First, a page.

Narrowing his focus, Holt took a brief look at the history of Valve's Hammer editor and how it evolved from an amateur product called Worldcraft, which Valve bought and continued to develop. He suggested using Softimage's XSI to create content for both Half-Life and Unreal mods, without the high pricetag of the full software package - while the free version comes with a few limitations, it is still a great asset for modders.
Speaking on some of the benefits of modding using Half-Life 2 Source Engine, Holt pointed out that the engine had around 5000 hi-res textures, though he admitted that, given the theme of Half-Life 2, most of what you could get was pretty grungy. In a hospital simulation he was working on, Holt commented that he definitely had to clean up the textures. Moreover, there are also about 5000 sounds – however, some of these sound effects include small variations such as 10 different sounds of footsteps on tile, to give variety to the game experience. There are also more than 2000 or so models of characters and objects to use.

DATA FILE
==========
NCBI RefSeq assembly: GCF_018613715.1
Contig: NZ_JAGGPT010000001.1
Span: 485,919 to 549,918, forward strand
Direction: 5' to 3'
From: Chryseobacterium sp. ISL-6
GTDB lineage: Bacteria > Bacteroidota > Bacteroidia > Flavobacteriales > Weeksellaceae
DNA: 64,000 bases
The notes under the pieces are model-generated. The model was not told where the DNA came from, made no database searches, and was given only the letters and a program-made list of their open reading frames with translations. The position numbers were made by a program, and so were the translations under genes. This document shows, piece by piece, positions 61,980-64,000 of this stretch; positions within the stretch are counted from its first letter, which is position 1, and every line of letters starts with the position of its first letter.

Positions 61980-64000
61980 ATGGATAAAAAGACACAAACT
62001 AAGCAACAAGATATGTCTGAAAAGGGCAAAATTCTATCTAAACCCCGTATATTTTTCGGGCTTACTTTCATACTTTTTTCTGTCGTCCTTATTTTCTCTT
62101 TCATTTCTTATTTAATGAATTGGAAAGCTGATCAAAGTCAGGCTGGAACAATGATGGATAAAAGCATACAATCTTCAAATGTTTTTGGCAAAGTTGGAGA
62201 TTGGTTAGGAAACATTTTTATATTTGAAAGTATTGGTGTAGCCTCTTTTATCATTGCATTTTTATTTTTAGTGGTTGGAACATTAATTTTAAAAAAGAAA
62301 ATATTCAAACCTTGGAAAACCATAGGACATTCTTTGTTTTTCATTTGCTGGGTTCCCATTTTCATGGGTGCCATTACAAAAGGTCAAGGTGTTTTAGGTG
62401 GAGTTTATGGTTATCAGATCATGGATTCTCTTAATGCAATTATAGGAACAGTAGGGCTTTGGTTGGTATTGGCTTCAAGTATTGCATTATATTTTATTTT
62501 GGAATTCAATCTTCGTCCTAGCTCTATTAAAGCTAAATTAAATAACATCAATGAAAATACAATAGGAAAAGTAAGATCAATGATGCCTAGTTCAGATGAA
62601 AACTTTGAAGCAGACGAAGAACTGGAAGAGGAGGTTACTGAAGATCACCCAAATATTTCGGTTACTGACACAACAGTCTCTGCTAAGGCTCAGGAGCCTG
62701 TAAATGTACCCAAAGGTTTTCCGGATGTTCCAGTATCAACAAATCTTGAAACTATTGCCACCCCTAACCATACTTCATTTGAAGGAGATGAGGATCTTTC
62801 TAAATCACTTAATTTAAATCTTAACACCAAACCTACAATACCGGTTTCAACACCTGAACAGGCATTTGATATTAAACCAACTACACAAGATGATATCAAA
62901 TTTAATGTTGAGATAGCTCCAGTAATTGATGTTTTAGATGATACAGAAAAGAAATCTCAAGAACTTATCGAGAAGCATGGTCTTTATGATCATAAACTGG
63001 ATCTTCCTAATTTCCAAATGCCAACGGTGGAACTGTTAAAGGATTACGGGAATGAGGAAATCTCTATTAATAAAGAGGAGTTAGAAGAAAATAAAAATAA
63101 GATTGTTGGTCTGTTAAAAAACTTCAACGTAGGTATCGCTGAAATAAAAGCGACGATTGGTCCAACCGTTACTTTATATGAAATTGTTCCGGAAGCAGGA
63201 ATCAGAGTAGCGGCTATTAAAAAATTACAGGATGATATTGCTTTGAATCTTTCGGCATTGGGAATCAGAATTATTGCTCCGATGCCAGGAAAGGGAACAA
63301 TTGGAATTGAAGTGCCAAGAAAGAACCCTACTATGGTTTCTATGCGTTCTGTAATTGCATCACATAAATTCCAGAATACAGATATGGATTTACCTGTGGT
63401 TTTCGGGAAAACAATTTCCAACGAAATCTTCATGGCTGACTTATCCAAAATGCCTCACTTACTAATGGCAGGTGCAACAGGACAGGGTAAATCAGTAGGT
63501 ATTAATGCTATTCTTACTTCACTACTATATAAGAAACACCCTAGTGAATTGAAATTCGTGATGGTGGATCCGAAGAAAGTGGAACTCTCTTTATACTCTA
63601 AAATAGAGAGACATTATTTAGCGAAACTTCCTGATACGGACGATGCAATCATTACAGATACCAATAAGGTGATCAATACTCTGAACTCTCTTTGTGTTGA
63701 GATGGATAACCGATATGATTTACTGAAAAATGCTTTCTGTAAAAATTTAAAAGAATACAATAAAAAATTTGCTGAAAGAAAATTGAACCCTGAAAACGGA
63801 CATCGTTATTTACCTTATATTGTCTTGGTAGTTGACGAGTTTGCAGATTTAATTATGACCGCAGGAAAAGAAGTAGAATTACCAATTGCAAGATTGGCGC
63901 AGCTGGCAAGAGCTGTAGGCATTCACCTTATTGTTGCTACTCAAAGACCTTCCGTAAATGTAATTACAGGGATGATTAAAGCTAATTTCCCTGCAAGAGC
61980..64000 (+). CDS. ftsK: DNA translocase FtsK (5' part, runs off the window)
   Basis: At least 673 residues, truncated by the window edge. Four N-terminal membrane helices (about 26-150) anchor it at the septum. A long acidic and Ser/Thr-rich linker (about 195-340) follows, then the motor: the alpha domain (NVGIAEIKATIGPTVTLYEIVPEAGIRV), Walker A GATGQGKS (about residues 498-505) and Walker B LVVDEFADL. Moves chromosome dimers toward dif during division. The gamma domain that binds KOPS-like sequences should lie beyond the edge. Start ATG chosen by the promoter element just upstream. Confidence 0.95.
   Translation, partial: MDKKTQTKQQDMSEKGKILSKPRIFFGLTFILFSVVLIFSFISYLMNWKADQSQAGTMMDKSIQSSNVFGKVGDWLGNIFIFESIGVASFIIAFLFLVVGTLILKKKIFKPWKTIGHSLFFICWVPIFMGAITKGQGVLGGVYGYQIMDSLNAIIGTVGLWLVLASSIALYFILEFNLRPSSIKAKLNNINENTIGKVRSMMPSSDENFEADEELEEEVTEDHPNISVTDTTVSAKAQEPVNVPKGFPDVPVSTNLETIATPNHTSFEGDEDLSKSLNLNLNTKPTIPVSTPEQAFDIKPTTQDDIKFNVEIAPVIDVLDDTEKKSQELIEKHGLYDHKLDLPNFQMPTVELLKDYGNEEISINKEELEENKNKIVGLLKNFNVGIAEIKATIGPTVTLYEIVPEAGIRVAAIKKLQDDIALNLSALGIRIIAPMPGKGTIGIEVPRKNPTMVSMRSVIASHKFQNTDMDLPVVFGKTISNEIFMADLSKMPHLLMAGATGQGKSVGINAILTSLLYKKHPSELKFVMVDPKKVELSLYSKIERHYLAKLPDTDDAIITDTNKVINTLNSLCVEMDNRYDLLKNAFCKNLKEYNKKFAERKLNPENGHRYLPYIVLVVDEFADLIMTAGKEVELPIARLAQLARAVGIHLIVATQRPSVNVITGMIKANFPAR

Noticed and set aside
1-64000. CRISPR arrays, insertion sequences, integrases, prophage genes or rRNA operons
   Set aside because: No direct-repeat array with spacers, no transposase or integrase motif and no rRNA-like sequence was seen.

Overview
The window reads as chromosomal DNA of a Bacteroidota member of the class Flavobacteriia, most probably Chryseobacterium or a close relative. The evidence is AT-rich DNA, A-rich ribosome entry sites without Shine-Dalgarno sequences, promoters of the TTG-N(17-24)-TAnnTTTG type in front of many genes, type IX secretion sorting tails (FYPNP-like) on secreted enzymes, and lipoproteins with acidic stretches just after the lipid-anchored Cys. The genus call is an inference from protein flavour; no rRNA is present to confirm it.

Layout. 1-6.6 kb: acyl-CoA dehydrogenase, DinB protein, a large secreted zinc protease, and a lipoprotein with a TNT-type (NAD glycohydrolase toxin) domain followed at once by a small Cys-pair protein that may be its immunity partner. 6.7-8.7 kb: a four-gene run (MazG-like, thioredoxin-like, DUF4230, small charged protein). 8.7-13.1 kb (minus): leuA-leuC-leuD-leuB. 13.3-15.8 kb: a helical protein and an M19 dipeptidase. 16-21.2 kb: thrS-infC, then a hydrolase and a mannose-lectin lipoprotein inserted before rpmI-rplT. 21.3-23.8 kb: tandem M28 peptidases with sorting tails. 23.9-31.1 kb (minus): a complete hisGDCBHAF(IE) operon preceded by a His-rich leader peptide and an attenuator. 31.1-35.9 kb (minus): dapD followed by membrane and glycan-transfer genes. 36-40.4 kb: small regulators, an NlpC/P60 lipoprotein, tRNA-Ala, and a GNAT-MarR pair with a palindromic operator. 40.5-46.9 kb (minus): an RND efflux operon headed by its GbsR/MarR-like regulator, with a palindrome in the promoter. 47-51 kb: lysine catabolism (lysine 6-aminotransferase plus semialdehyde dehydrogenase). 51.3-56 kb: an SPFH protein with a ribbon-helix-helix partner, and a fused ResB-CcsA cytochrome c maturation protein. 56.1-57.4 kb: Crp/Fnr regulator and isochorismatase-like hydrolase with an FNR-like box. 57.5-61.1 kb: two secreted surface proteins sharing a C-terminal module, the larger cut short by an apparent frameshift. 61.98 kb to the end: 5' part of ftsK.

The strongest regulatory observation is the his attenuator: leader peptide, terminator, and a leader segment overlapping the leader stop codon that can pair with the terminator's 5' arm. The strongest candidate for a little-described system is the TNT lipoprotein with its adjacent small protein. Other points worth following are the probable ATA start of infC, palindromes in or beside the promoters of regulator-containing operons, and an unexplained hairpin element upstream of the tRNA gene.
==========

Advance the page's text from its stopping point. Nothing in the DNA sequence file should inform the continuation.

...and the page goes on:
In passing, Holt also mentioned how Valve would often hire people they discovered in the modding world, then went on to offer the restrictions that come hand in hand with mods:
- You can't make content using the company's engine and assets and then sell it commercially.
- You have to own a copy of the game to play the mod.
- You can't take content out of one game system, i.e. Half-Life 2, and put it in another, such as Unreal.
But despite these limitations and conditions, modding offers a lot: “It's about reusing the wheel, not reinventing it.”